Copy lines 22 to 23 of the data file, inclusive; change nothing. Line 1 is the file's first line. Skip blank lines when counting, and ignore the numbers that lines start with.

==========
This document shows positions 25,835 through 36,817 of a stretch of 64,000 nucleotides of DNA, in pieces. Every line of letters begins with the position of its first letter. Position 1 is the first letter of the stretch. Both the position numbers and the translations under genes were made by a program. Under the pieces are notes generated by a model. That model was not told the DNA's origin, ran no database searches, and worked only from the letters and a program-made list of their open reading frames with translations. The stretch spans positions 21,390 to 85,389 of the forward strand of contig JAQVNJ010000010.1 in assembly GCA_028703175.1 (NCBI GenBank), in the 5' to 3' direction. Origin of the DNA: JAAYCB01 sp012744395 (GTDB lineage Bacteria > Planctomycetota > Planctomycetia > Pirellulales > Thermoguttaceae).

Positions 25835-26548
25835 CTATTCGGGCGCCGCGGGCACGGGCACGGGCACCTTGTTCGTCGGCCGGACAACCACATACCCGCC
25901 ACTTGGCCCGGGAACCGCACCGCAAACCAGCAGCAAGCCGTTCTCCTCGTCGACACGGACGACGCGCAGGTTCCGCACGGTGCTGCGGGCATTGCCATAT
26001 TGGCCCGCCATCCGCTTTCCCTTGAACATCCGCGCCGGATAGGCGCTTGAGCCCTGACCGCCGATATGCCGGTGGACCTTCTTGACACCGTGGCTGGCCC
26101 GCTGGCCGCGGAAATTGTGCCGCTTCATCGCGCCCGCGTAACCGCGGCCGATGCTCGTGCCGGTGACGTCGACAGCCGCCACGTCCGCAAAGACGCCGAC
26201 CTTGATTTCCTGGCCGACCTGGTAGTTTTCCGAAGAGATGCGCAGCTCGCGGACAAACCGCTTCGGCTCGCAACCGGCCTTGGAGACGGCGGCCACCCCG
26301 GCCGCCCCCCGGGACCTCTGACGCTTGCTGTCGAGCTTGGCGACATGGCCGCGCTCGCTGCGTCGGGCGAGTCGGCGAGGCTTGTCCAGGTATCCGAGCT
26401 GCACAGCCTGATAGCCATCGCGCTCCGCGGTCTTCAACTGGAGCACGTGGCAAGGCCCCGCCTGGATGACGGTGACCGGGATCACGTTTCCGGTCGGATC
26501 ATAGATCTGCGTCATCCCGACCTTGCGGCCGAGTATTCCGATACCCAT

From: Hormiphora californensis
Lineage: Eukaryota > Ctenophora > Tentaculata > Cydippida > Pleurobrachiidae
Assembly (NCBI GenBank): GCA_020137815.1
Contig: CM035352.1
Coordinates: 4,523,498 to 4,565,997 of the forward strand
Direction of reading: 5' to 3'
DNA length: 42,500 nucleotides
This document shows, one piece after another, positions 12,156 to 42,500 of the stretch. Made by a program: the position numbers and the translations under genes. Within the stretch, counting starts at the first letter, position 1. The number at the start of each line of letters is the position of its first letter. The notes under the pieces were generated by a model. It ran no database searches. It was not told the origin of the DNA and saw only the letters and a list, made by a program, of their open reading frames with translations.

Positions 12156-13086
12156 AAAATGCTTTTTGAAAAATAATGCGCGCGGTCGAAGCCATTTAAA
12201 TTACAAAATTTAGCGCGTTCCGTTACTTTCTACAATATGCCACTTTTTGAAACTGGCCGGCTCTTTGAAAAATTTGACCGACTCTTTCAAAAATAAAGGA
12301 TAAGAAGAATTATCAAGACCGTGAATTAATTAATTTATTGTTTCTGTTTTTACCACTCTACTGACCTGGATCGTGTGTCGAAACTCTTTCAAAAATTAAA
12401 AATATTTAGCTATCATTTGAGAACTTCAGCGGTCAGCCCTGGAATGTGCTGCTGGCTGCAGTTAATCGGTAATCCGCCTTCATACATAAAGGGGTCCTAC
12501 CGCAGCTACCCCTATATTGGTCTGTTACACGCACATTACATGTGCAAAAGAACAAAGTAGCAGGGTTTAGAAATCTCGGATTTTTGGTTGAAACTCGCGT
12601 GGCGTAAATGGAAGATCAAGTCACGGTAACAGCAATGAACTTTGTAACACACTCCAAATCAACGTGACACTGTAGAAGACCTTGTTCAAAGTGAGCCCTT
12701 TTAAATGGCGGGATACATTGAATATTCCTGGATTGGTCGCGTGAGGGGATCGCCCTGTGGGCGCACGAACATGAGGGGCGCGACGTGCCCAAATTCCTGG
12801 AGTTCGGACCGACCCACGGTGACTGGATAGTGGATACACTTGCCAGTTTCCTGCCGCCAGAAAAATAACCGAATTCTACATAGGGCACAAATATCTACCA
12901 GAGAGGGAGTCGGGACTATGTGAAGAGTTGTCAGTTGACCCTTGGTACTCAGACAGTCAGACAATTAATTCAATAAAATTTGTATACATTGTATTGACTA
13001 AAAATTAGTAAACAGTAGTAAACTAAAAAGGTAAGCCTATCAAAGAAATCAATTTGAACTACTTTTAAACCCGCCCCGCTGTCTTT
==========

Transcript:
12301 TAAGAAGAATTATCAAGACCGTGAATTAATTAATTTATTGTTTCTGTTTTTACCACTCTACTGACCTGGATCGTGTGTCGAAACTCTTTCAAAAATTAAA
12401 AATATTTAGCTATCATTTGAGAACTTCAGCGGTCAGCCCTGGAATGTGCTGCTGGCTGCAGTTAATCGGTAATCCGCCTTCATACATAAAGGGGTCCTAC